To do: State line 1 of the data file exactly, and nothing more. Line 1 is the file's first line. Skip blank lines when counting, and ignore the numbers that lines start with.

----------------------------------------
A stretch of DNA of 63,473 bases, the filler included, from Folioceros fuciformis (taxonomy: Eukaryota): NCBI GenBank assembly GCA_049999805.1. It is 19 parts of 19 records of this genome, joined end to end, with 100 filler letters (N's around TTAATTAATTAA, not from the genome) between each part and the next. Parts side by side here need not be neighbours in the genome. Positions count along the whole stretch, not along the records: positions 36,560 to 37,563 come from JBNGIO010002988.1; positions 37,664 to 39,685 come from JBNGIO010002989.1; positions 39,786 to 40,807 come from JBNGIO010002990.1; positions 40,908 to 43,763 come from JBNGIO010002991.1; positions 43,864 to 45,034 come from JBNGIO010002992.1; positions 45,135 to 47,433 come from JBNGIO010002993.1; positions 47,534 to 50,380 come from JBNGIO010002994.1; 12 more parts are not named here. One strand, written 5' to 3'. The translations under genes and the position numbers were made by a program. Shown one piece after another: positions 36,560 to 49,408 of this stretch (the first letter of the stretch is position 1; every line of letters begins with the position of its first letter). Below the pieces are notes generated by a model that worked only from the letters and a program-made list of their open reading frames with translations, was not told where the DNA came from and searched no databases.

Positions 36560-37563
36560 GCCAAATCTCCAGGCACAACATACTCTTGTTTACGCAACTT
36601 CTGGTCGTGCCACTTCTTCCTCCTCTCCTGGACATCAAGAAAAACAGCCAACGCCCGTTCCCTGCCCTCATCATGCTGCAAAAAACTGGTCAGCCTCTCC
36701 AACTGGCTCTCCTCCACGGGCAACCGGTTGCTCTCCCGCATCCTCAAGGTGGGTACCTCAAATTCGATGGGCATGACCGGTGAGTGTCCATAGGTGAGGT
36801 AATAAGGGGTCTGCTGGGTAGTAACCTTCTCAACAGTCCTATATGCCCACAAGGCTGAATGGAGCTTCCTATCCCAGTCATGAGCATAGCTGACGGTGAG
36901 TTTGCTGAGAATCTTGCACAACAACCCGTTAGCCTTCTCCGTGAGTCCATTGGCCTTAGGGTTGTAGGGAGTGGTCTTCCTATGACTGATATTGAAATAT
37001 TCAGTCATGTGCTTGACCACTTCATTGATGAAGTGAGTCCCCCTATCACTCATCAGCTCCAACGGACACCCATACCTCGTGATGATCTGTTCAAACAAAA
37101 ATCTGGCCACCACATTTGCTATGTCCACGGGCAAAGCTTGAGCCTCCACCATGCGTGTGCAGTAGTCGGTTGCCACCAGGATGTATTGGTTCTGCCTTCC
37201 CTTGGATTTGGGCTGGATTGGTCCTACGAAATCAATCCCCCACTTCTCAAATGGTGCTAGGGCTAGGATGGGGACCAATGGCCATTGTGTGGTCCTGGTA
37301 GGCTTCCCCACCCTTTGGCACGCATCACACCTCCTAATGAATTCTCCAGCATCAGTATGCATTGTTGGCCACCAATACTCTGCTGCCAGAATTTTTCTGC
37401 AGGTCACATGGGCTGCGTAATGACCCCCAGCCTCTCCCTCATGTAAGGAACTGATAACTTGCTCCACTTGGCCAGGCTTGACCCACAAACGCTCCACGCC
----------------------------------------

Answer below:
A stretch of DNA of 63,473 bases, the filler included, from Folioceros fuciformis (taxonomy: Eukaryota): NCBI GenBank assembly GCA_049999805.1. It is 19 parts of 19 records of this genome, joined end to end, with 100 filler letters (N's around TTAATTAATTAA, not from the genome) between each part and the next. Parts side by side here need not be neighbours in the genome. Positions count along the whole stretch, not along the records: positions 36,560 to 37,563 come from JBNGIO010002988.1; positions 37,664 to 39,685 come from JBNGIO010002989.1; positions 39,786 to 40,807 come from JBNGIO010002990.1; positions 40,908 to 43,763 come from JBNGIO010002991.1; positions 43,864 to 45,034 come from JBNGIO010002992.1; positions 45,135 to 47,433 come from JBNGIO010002993.1; positions 47,534 to 50,380 come from JBNGIO010002994.1; 12 more parts are not named here. One strand, written 5' to 3'. The translations under genes and the position numbers were made by a program. Shown one piece after another: positions 36,560 to 49,408 of this stretch (the first letter of the stretch is position 1; every line of letters begins with the position of its first letter). Below the pieces are notes generated by a model that worked only from the letters and a program-made list of their open reading frames with translations, was not told where the DNA came from and searched no databases.